REVISION ON IRAN – AT 8:58 A.M. ET: While focusing on Massachusetts, we continue to watch other developing stories. It appears that our intelligence "community" is about to right a horrible wrong. From ace reporter Eli Lake of The Washington Times:
U.S. intelligence agencies now suspect that Iran never halted work on its nuclear arms program in 2003, as stated in a national intelligence estimate made public three years ago, U.S. officials said.
That estimate was a scandal. It did enormous damage to our efforts to stop the Iranian program, undercutting the Bush administration's major arguments. There was informed speculation that it was more a political document than a work of intelligence. There has not been an adequate inquiry into that.
Differences among analysts now focus on whether the country's supreme leader has given or will soon give orders for full-scale production of nuclear weapons.
For our own protection, we must assume the worst.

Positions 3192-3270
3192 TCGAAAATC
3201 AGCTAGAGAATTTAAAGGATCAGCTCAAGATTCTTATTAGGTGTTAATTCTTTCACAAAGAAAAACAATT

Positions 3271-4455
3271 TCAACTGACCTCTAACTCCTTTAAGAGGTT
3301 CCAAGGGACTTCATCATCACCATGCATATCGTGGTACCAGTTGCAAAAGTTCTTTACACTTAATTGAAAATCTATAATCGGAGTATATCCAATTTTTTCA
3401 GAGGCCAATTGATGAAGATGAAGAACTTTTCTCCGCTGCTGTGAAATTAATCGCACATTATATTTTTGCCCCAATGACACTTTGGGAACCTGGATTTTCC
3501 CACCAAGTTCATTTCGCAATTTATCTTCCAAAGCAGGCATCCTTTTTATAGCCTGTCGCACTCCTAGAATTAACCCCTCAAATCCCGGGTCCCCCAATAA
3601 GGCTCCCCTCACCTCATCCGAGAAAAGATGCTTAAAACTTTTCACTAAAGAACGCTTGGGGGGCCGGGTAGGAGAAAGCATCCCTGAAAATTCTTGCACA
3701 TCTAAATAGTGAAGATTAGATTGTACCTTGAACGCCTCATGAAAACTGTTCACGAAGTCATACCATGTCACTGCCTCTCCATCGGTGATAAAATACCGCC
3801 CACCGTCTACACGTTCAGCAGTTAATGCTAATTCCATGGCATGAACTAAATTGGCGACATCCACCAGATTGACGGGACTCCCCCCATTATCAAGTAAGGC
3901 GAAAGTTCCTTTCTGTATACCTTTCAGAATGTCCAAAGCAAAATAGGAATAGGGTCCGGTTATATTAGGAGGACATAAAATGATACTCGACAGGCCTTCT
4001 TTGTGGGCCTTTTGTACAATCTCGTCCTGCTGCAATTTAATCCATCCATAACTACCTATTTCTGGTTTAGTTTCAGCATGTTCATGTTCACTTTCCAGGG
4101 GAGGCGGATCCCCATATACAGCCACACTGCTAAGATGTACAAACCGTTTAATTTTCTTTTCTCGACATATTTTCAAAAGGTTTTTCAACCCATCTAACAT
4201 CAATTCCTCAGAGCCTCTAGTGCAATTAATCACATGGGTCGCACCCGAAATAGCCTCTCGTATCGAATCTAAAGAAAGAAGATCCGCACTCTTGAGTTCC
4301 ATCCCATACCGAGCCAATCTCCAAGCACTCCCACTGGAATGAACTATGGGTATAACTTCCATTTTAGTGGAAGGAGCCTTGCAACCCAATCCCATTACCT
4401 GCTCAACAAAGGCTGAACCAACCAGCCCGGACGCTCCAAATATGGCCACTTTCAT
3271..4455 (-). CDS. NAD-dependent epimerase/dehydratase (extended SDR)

The new consensus emerging among analysts in the 16 agencies that make up the U.S. intelligence community on Iran's nuclear arms program is expected to be the highlight of a classified national intelligence estimate nearing completion that will replace the estimate issued in 2007.
The unclassified summary of the 2007 document said the U.S. intelligence community had "moderate confidence" that Iran's nuclear weapons work had halted in 2003. In a footnote, it stated that weapons development was defined as warhead design and not the enrichment of uranium, which has continued unabated contrary to the Iranian government's agreement not to develop uranium enrichment techniques outside International Atomic Energy Agency controls.
A senior U.S. military officer who spoke on the condition of anonymity last week revealed that the new argument among analysts is over Iran's decision to move forward with weaponization...
...The officer, who is knowledgeable about operational matters and intelligence on Iran, said Iran's nuclear program is well-advanced and moving toward the point at which a weapon could be built.
In the meantime, our policy toward Iran is in a state of collapse. Six major powers met on Monday to decide what to do in the face of Iranian defiance about its nuclear program. The Chinese again insulted the United States by sending a lower-level delegation than was sent by other nations. China has made it perfectly clear that it opposes further sanctions on Iran, and China has veto power in the UN Security Council, which would have to vote on those sanctions.
We have no Plan B. There wasn't much of a Plan A either.
January 19, 2010